Marcus Bunyan for the Art Blart blog

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Ricky Swallow
‘Killing Time’ (detail)
2003 – 04

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Ricky Swallow
born Australia 1974, lived in England 2003–06, United States 2006–
‘A sad but very discreet recollection of beloved things and beloved beings’ (detail)
2005
watercolour
(1-10) 35.0 x 28.0 cm (each)
Private collection
© Ricky Swallow
Photo: courtesy Stuart Shave/Modern Art, London

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Ricky Swallow
born Australia 1974, lived in England 2003–06, United States 2006–
‘Bowman’s record’ (detail)
2008
bronze
46.0 x 33.0 x 2.5 cm
Collection of the artist, Los Angeles
© Ricky Swallow
Photo: Robert Wedemeyer courtesy Stuart Shave/Modern Art, London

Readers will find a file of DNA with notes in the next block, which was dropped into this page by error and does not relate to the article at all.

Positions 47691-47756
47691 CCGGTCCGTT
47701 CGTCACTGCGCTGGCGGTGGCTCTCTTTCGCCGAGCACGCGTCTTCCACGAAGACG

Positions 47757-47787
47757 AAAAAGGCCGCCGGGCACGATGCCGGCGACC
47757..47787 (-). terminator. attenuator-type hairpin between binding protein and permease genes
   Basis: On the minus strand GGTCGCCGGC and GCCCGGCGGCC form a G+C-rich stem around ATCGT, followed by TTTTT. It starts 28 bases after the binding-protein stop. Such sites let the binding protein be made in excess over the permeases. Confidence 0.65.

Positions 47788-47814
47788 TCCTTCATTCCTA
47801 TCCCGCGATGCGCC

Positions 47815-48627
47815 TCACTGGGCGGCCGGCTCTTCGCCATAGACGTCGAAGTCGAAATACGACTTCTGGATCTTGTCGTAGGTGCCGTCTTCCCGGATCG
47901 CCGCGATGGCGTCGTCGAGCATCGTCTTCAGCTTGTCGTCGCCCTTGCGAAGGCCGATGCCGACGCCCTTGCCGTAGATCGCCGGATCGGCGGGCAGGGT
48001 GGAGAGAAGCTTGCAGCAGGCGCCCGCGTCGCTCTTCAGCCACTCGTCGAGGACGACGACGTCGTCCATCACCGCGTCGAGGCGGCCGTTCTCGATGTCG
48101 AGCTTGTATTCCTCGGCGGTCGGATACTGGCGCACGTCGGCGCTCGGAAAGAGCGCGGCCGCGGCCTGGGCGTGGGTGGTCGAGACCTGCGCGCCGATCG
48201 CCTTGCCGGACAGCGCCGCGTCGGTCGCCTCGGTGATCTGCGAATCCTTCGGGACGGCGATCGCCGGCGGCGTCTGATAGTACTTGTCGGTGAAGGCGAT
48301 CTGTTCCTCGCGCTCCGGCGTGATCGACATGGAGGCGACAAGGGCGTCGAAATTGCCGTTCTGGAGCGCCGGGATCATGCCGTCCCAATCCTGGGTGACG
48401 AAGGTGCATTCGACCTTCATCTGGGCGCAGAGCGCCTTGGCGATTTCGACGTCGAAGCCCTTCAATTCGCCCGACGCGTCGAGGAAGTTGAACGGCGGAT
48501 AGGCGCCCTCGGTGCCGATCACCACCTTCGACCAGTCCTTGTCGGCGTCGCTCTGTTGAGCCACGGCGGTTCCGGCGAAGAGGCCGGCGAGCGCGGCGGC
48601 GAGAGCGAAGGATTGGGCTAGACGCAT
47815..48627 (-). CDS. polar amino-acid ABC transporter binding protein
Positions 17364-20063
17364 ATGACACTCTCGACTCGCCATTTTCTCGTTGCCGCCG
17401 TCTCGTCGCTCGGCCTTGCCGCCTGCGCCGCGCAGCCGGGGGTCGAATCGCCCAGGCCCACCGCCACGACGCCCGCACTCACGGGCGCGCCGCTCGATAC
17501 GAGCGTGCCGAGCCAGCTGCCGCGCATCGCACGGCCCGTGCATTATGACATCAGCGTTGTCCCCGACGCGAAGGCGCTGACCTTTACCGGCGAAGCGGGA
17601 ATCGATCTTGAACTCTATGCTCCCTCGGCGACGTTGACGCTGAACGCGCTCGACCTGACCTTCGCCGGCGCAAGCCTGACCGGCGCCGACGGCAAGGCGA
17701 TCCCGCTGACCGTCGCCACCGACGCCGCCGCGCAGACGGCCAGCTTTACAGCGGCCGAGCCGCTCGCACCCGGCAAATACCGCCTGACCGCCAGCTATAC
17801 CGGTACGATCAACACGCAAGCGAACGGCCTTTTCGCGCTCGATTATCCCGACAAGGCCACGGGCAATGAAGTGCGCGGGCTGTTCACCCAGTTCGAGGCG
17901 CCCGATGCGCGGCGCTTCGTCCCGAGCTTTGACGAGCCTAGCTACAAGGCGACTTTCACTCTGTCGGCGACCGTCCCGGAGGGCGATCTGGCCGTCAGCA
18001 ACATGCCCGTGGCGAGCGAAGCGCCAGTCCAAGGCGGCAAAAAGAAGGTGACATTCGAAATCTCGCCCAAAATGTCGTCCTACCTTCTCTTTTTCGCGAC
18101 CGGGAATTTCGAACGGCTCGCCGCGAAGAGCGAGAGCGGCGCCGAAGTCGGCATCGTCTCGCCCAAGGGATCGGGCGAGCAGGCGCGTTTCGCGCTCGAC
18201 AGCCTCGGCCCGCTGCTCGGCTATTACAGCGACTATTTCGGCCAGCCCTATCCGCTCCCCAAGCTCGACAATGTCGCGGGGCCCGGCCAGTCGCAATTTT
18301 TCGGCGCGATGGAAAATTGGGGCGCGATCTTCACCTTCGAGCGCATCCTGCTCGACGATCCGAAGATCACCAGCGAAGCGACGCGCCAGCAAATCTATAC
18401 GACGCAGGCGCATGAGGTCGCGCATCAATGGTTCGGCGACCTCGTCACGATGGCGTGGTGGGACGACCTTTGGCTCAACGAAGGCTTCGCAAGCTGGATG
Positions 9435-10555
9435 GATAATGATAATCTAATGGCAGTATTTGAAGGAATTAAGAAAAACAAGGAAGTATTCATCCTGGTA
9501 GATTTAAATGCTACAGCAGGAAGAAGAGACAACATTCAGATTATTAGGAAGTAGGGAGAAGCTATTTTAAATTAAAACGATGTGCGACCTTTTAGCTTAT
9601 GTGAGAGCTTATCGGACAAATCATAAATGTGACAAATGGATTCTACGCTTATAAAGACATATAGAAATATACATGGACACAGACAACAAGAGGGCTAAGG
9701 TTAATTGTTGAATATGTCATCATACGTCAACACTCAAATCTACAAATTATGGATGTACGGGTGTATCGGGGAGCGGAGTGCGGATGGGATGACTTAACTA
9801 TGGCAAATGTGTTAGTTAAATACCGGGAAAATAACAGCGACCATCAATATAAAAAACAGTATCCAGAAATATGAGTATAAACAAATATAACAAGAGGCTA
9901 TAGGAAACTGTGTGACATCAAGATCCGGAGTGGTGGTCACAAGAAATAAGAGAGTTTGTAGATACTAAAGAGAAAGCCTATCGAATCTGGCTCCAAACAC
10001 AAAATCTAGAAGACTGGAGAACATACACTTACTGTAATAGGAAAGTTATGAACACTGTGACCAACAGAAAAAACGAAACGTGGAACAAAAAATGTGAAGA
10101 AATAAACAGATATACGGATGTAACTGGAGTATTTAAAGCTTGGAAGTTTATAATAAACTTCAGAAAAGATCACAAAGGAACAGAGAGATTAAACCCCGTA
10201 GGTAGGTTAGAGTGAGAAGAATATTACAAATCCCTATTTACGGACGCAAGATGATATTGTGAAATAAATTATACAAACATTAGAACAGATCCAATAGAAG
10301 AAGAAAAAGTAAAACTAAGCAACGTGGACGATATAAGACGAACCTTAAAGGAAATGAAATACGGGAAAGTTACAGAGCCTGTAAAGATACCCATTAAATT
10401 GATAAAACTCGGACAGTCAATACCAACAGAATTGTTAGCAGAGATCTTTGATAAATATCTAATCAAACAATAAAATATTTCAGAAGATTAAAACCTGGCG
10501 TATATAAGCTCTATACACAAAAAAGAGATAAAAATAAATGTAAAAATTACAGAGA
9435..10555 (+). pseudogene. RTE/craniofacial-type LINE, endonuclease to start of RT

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1. Foucault, Michel. “The Masked Philosopher” in Politics, philosophy, culture: interviews and other writings, 1977-1984. London: Routledge, 1988, p.328.

2. Matthews, John. “On Ricky Swallow @ NGV” on ArtKritique [Online] Cited 02/02/2010
http://artkritique.blogspot.com/2009/11/on-ricky-swallow-ngv.html

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The Ian Potter Centre: NGV Australia Federation Square
Corner of Russell and 
Flinders Streets, Melbourne.

National Gallery of Victoria website

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Dr Marcus Bunyan

Dr Marcus Bunyan is an Australian artist and writer. His work explores the boundaries of identity and place. He writes the Art Blart blog which reviews exhibitions in Melbourne, Australia and posts exhibitions from around the world. He has a Dr of Philosophy from RMIT University, Melbourne and is currently studying a Master of Art Curatorship at The University of Melbourne.